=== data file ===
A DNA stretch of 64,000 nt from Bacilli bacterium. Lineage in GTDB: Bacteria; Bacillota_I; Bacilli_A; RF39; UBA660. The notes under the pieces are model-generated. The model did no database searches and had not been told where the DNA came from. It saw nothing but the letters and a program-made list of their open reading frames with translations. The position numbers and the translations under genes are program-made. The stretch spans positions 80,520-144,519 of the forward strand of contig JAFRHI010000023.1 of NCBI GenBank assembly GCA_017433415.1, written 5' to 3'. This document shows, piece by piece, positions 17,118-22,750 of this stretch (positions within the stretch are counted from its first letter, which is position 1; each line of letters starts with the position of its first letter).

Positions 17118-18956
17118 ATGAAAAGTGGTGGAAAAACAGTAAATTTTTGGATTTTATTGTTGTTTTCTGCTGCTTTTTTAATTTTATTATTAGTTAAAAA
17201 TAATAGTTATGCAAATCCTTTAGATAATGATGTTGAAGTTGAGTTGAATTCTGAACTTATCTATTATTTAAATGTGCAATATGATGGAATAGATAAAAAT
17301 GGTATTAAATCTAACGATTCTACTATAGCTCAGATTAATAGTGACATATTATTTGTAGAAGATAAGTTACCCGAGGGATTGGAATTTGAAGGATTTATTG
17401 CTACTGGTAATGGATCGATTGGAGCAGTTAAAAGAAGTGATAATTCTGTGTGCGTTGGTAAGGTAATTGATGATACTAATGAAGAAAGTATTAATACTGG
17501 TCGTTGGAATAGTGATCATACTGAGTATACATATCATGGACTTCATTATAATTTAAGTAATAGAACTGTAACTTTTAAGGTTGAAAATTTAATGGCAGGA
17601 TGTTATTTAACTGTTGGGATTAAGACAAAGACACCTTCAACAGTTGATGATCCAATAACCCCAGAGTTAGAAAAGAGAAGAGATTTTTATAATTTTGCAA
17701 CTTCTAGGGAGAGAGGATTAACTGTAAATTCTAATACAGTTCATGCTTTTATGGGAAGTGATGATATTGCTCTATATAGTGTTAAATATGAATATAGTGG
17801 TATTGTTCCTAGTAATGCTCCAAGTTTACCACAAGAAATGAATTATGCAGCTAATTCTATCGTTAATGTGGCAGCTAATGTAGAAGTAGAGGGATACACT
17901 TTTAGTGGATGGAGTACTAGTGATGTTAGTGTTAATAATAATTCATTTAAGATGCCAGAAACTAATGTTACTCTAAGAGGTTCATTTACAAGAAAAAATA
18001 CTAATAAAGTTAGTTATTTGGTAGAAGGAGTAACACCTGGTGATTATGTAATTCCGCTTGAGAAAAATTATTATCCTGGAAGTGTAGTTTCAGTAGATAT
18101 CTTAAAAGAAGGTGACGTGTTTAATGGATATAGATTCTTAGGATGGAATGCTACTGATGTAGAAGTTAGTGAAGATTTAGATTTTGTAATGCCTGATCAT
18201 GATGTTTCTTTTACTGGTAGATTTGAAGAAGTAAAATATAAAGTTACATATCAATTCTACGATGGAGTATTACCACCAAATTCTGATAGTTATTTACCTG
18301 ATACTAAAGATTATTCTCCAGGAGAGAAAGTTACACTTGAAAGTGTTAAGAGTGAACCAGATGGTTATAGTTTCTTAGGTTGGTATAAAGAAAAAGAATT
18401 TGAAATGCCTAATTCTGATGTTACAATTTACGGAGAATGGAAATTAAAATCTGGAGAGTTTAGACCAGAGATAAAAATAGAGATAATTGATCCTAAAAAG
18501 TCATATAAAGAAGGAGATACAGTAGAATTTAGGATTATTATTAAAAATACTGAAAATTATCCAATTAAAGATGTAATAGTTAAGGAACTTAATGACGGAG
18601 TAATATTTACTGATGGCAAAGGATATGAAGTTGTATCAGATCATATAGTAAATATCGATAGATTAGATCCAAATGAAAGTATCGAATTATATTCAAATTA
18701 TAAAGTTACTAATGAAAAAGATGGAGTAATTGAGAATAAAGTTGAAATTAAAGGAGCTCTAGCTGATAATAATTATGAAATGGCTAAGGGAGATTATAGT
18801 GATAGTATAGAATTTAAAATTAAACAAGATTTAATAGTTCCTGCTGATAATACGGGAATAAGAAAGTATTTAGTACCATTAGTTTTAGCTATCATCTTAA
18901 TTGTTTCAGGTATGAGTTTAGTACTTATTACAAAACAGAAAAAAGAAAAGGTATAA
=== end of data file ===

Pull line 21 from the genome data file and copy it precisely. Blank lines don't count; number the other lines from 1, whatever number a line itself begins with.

18901 TTGTTTCAGGTATGAGTTTAGTACTTATTACAAAACAGAAAAAAGAAAAGGTATAA